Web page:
Microsoft Ignite 2019 Readout

By Published On: November 26, 2019

Microsoft Ignite 2019 

I’m fresh off my first Microsoft Ignite conference. It’s been a few days since leaving the distortion reality field that is a big vendor show, so I can properly reflect on what was truly big news and what was just an adjustment in naming and marketing. Here are my Top 3 developments from the show. 

1. Azure Stack, Coming of Age

Back in 2016, Mark May and I interviewed the then-chief architect for Azure Stack. There was a lot to like in the potential of the service. Having a public Azure service on-premises was an intriguing idea. Many of the major enterprise IT vendors have followed a similar script. 

The concept is to host the control plane in the public cloud and move the compute and storage to the enterprise data center. For example, VMware has announced both AWS and Azure services running in VMware vSphere. AWS has gone a similar route in their Outpost hybrid cloud solution. 

Azure is the most mature execution of this hybrid cloud vision. Microsoft now supports Azure Kubernetes, Azure Blob, and Azure Cognitive AI among a long list of public cloud services. I wrote how this public cloud control plane with on-premises compute is the future of enterprise IT. Microsoft is executing full speed ahead. 

Oh yeah… I almost forgot that Azure Stack Edge will have a built-in SD-WAN solution for optimizing traffic back to Azure and O365. 

2. Azure Arc for Multi-cloud

If you’re going to have a on-premises cloud integrate with your Azure hosted services, you’ll need to orchestrate services and,more importantly, data. Microsoft announced Azure Arc for multi-cloud management. How serious is Microsoft about multi-cloud management? So serious that it will support replicating data from Azure to AWS Cloud. Microsoft is meeting customers where they are. 

3. Big Data Analytics

This was the third show I attended this year with the theme of analyzing mountains of unstructured data. It was a big theme at SAP Sapphire and Intel’s Data Centric event, where they announced general availability of their server class memory Intel Optane. Microsoft said that 73% of the data created in the past two years hasn’t been analyzed. The opportunity lies inunlocking all the value in that unanalyzed data.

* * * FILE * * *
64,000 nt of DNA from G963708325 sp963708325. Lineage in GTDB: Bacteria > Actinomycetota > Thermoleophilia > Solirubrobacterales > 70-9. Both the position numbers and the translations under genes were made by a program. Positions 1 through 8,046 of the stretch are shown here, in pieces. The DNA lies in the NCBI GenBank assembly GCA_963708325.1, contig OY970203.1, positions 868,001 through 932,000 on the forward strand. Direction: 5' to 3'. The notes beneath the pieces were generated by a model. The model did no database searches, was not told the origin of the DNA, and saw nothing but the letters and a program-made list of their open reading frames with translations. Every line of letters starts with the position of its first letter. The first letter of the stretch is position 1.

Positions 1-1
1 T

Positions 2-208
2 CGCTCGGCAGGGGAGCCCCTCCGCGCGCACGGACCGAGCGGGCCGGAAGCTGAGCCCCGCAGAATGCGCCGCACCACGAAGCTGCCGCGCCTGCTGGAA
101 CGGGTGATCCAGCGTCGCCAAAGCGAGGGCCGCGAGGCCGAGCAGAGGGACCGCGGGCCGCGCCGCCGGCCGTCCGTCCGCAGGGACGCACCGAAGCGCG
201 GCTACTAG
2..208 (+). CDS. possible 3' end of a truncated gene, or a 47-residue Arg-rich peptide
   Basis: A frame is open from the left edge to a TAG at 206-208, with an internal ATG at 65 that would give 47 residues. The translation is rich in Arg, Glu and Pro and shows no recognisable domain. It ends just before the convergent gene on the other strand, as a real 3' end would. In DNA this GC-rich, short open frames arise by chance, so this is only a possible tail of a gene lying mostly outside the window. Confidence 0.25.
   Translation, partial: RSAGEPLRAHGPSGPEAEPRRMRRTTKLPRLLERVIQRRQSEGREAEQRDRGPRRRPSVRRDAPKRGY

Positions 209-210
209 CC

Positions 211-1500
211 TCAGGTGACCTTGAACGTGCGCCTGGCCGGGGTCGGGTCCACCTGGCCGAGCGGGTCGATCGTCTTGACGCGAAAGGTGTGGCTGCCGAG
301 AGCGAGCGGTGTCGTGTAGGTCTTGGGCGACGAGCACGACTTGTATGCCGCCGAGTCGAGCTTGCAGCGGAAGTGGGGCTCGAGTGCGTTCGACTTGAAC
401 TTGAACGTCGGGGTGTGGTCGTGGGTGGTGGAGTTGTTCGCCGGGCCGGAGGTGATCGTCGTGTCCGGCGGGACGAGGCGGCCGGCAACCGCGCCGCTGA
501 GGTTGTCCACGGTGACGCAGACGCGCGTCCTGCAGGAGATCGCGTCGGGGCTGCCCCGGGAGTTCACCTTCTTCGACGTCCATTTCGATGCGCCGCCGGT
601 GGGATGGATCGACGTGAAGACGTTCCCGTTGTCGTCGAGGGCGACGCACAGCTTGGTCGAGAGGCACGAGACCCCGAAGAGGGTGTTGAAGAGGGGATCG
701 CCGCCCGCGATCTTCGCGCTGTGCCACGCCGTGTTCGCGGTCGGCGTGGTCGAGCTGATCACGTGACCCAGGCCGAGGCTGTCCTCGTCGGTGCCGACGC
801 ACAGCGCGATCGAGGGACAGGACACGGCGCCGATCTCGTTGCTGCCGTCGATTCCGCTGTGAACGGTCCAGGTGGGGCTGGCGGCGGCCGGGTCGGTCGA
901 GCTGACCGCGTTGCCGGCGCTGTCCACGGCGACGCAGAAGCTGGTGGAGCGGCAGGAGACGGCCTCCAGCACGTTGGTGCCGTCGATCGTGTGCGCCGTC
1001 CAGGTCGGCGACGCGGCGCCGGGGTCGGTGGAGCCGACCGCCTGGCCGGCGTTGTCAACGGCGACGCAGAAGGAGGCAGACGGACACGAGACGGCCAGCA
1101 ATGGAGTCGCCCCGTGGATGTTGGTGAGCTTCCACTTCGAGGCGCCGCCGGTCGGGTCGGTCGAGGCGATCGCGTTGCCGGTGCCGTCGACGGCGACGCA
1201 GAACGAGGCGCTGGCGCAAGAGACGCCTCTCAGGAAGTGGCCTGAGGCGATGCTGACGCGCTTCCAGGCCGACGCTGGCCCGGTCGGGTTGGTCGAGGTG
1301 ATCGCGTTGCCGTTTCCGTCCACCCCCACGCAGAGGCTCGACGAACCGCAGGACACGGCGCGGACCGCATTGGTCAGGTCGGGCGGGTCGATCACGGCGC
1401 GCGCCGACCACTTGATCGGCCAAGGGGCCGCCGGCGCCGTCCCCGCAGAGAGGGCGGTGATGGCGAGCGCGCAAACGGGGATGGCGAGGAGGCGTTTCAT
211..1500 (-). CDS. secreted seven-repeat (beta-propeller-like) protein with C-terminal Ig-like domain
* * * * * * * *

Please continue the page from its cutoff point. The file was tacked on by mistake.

Microsoft launched a new data warehousing and analytics platform, called Synapse. Some called it a rebranding of Power BI, but it seems more like a competitor to SAP BW on HANA. SAP has bet big on using HANA to crunch through unstructured data. Microsoft took a rare jab at a competitor by running a complex query on Synapse and comparing the performance to Google Cloud Platform. Microsoft’s query finished in nine seconds, while Google’s took 11 minutes. Take those results with a grain of salt, however, as the query was designed for the keynote. 

There was so much more to see at the conference. I spent time talking about the improvements in Azure Kubernetes, Azure Blob Cache for HPC, New Edge Browser; and every Microsoft Teams session I tried to attend was oversubscribed. Make sure to check out the content as it hits at 

VMworld 2019 Europe

Oh yeah… VMworld 2019 Europe was held the same week as Ignite. There weren’t any announcements that caught my eye,other than the sidebar that VMware can’t keep up with the all the beta requests for Project Pacific

As a reminder, Project Pacific is VMware’s Kubernetes integration with vSphere. It’s a reminder that running containers on bare metal is cool, now that VMware has a solution to run containers on bare metal. For the record, I don’t have a preference for running containers in VMs or bare metal. I want the same management capabilities and maturity that exists forVMs. Am I asking too much? I really don’t care: I have problems that need solutions. 

The Three Flavors of Kubernetes 

I see three primary Kubernetes approaches. The first is the basic distribution, providing basic orchestration for containers. Think “Kubernetes the hard way” as the base version of this vision. A more practical approach would be VMware PKS Essentials. PKS Essentials is a bare-bones distribution with support. 

The second approach is to build a Platform-as-Service (PaaS)using Kubernetes as the core. A small Kubernetes vendor,Nirmata, takes this approach. It’s basically a guided LEGO kit for deploying a PaaS using Kubernetes. (I wrote an eBooksponsored by Nirmata about this approach.)

The final version is a fully-managed PaaS that takes all the decision-making out of your hands. Pivotal Cloud Foundry is a great example. I wrote a longer piece on this topic over on

My Enemy has a Name

I hate it when people are way quicker and much more clever than I am. I have identified my nemesis and his name is Corey Quinn. Corey did this amazing, quick hit tongue-in-cheek video where he claims he was wrong about public cloud. I loved the video so much that I have to say, I’m a bit jealous. Great job Corey. Keep them coming. 

Originally part of the 11/12/2019 Newsletter. To receive the newsletter subscribe below.

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